(Image adapted from the internet)

Monofocal intraocular lens. Monofocal lenses are the traditional and standard lenses. They are able to focus light at the chosen distance only: far, intermediate, or near. Simply put, your vision will be clear only at one distance (focal length). The norm is to choose the lens that focuses for far objects. This means that you will see well for distance, but will need glasses or contact lenses for reading (near vision) or computer work (intermediate vision). Often you will also need glasses to sharpen up your focus for distance This most closely mimics what happens during the aging process. As we grow older, our natural lens loses its ability to focus for near presbyopia and this is why we need reading glasses. For most people, a standard monofocal lens supplemented with reading glasses is sufficient for their day to day activities. However, other newer lenses are now available that allow focusing at different distances.

Aspheric intraocular lens. The standard traditional monofocal lens has a front surface that is uniformly curved or ‘spherical’. In contrast, aspheric lenses have a flatter periphery. This design helps to improve contrast sensitivity, reduce optical aberrations, and make the vision crisper. However, the advantages of improved contrast sensitivity are debated by some, especially for the older patients. Nevertheless, most younger patients requiring cataract surgery should benefit from the implantation of aspheric lenses. Examples include Akreos AO AsphericTecnis Z9000 and AcrySof SN60WF.

Blue light–filtering intraocular lens. Some of the newer implants have been manufactured to have a yellow tint to provide blue light protection. This is to mimic the original lens which naturally filters these potentially harmful rays. Blue light ranges from 400 to 500 nanometers, and is present in natural and artificially produced light. Some of the premium lenses already incorporate this feature in their design. Theoretically, minimizing entry of blue light into the eye reduces the risk of damage to the macula, such as in age-related macular degeneration. At present, there is no strong evidence to suggest any significant benefit of blue filter over non-filter lenses. In fact, a study from Austria found that there may be subtle loss of contrast sensitivity in eyes receiving the blue light-filtering implant. This loss of contrast sensitivity may be more pronounced for patients with moderate to severe glaucoma. An example of such a lens is Acrysof Natural.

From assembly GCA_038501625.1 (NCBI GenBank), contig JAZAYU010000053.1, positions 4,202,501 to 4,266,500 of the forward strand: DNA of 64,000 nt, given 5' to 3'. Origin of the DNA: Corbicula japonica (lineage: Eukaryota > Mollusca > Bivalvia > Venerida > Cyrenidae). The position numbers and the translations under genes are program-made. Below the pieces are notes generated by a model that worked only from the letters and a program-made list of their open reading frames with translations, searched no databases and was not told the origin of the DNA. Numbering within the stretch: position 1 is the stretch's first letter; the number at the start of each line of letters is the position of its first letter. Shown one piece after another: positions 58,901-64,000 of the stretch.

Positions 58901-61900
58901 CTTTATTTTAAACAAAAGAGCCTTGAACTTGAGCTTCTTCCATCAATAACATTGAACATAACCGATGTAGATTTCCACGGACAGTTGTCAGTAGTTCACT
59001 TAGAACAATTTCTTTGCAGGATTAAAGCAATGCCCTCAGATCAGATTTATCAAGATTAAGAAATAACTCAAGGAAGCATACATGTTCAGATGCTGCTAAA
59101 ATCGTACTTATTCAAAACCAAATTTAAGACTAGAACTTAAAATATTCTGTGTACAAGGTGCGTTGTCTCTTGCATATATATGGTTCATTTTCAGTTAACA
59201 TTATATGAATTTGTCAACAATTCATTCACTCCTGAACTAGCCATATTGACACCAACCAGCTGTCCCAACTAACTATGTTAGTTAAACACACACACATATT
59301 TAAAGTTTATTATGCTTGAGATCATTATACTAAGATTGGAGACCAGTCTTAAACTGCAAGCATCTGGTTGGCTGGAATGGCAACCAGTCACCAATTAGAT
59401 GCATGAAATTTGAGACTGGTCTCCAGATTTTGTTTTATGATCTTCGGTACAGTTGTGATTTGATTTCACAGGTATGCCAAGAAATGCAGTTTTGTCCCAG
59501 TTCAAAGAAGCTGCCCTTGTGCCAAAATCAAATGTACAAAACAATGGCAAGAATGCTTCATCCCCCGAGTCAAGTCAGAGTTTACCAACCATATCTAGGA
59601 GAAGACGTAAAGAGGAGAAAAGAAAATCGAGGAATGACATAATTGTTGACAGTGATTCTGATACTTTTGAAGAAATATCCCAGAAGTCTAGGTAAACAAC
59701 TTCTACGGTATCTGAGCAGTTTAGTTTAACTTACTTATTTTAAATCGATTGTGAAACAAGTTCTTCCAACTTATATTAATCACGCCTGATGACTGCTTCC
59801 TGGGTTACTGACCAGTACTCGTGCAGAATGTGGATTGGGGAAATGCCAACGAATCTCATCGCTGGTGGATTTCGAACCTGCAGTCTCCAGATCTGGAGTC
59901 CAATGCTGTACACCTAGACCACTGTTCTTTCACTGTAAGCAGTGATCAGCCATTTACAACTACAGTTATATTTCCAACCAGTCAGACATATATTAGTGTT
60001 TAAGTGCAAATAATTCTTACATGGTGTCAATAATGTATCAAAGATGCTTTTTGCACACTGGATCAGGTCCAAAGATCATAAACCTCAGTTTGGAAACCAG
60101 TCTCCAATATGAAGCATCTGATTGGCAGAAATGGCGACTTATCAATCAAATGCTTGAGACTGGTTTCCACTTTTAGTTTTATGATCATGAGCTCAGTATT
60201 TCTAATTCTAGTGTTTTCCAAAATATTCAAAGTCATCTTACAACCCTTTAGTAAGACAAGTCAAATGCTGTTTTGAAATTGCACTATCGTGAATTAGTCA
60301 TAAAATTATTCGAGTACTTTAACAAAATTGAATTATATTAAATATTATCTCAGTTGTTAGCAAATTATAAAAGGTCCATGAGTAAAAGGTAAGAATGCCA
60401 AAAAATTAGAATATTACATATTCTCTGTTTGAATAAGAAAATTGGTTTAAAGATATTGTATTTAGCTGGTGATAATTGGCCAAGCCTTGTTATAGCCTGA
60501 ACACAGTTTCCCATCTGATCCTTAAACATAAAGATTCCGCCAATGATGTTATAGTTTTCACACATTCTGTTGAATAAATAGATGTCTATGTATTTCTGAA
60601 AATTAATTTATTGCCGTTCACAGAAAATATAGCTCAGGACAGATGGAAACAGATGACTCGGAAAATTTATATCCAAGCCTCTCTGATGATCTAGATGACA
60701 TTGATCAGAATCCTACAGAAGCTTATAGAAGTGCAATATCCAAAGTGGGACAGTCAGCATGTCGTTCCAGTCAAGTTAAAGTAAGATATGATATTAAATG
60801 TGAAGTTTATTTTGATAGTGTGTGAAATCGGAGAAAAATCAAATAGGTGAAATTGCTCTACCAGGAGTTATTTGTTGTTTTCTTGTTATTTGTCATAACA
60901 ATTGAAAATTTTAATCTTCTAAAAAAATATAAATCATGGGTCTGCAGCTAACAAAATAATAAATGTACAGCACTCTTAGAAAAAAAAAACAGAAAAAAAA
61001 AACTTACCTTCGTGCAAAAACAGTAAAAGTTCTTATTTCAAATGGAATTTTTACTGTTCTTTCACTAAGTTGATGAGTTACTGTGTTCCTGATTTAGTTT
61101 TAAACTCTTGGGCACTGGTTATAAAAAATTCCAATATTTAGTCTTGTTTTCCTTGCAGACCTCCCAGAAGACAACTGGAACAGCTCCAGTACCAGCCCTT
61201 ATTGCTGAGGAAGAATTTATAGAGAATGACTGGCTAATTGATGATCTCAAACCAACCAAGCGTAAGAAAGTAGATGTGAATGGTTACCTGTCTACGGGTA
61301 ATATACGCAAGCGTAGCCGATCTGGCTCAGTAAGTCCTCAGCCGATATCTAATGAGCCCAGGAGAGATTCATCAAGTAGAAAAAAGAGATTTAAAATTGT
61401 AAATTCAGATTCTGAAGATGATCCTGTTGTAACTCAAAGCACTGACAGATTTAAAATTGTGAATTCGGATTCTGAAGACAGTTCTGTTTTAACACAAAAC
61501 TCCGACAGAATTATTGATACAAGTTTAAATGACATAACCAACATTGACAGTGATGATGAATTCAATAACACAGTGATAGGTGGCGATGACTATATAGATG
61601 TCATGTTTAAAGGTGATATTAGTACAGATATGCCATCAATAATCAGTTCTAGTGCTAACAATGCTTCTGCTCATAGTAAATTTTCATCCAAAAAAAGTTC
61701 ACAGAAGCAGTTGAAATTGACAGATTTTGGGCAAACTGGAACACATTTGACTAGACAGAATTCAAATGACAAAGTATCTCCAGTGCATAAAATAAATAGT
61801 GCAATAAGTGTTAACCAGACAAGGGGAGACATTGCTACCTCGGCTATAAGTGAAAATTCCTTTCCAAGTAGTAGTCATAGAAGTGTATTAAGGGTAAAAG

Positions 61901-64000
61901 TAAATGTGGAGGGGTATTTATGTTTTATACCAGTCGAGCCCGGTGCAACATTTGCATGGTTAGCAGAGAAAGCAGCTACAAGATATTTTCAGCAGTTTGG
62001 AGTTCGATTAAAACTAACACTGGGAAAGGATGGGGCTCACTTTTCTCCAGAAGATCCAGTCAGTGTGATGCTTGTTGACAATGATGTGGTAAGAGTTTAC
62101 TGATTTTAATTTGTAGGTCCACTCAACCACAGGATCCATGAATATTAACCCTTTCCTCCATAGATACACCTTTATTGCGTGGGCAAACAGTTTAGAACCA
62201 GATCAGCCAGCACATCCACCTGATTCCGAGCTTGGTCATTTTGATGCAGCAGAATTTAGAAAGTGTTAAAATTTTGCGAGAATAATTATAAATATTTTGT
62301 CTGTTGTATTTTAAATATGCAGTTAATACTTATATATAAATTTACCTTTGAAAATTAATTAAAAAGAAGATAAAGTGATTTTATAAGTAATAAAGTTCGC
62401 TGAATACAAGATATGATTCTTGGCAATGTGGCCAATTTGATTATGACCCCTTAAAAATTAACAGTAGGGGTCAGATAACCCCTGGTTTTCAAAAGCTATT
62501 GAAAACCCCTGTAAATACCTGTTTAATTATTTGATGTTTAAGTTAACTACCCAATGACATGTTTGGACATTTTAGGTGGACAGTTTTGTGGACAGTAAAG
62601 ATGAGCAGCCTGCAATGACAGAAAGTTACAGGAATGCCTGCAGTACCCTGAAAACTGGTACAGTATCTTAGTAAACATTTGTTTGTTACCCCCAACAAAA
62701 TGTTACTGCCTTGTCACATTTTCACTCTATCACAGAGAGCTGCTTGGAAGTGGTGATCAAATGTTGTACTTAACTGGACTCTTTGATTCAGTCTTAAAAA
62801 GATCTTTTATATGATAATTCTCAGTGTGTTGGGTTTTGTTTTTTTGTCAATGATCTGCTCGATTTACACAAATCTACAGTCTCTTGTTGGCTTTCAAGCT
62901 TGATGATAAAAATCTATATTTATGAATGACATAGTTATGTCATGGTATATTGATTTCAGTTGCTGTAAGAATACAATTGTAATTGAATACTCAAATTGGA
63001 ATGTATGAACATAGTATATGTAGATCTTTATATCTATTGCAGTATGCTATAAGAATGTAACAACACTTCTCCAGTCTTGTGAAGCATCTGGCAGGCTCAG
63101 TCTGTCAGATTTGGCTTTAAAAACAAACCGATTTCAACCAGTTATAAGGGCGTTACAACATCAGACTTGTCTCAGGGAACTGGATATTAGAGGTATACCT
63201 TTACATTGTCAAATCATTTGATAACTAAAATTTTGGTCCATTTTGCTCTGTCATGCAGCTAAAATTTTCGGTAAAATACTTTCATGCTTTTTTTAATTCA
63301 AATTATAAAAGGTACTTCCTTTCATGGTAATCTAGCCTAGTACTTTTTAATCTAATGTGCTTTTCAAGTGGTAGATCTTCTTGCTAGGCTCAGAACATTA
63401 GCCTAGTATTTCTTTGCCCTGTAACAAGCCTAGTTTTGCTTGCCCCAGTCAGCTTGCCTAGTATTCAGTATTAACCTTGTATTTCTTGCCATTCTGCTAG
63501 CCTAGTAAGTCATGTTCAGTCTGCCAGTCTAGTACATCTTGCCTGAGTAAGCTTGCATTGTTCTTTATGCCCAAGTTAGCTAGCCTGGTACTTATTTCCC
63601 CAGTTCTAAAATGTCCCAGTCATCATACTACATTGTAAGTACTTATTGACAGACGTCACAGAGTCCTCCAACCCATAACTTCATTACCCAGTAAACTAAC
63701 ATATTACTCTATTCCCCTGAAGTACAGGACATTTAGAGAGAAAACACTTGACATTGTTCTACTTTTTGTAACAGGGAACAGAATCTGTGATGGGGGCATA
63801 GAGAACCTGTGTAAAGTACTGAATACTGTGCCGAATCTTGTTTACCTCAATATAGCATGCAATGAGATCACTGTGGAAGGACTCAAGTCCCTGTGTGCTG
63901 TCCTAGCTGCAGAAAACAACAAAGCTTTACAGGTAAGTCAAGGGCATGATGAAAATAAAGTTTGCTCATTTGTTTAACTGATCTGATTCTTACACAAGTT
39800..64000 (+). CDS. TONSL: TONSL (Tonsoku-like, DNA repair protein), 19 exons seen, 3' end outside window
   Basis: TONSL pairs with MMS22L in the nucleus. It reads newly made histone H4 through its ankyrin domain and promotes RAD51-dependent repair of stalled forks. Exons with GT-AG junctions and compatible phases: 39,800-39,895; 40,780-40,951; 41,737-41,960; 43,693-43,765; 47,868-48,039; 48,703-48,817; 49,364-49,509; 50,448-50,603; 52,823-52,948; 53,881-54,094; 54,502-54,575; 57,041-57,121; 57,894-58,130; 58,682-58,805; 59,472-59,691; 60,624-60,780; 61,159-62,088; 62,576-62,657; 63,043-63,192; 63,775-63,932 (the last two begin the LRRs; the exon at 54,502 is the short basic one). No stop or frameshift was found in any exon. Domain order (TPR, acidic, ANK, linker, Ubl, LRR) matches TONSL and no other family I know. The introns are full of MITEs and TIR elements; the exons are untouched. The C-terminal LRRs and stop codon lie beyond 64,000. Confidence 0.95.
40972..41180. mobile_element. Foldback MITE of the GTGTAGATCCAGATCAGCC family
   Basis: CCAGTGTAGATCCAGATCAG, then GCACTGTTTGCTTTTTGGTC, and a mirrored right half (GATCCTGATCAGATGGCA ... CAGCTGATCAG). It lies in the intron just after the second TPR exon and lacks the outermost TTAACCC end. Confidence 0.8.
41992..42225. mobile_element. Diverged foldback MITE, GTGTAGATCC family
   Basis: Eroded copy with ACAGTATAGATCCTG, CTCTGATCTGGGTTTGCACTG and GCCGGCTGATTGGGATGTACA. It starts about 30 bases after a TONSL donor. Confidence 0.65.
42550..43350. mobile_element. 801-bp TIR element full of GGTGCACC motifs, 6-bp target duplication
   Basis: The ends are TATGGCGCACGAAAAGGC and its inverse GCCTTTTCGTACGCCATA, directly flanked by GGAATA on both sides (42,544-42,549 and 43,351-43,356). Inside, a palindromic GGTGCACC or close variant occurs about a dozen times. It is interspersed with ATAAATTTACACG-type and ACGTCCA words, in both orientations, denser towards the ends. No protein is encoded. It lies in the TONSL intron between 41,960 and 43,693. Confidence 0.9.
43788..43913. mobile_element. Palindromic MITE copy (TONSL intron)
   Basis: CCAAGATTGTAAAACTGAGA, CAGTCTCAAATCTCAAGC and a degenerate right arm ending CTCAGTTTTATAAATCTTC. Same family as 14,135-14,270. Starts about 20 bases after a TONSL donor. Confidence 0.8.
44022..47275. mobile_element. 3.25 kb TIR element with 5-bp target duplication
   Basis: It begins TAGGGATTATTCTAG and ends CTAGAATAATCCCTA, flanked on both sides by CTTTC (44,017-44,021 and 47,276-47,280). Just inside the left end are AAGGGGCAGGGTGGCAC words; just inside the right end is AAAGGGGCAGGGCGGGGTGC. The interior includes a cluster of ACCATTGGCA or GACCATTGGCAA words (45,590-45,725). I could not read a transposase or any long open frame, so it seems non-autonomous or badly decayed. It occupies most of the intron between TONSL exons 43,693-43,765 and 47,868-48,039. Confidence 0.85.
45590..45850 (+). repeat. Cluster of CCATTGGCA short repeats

(Image adapted from the internet)

The blue-filtering implant (far right) has a yellow tint when compared to the other intraocular lenses. Most lens implant types are already designed to block harmful ultraviolet rays, but the yellow tint adds extra protection against blue light.

Toric intraocular lens.Toric lenses were developed to treat astigmatism. Astigmatism is an eye focusing problem where light rays entering the eye become focused at different distances from the retina. To correct astigmatism with glasses, there will be 2 different strengths within the same spectacle lens. Toric lenses apply the same principle to correct astigmatism. Before surgery, your ophthalmologist will mark your eye carefully so that the implant can be placed in the correct position and angle. A potential risk of implanting this lens is distortion and reduced vision if it rotates out of position (which occurs very rarely). If this happens, further surgery may be needed to reposition or replace the implant. These lenses include the Staar Surgical Lens and Acrysof IQ Toric Lens.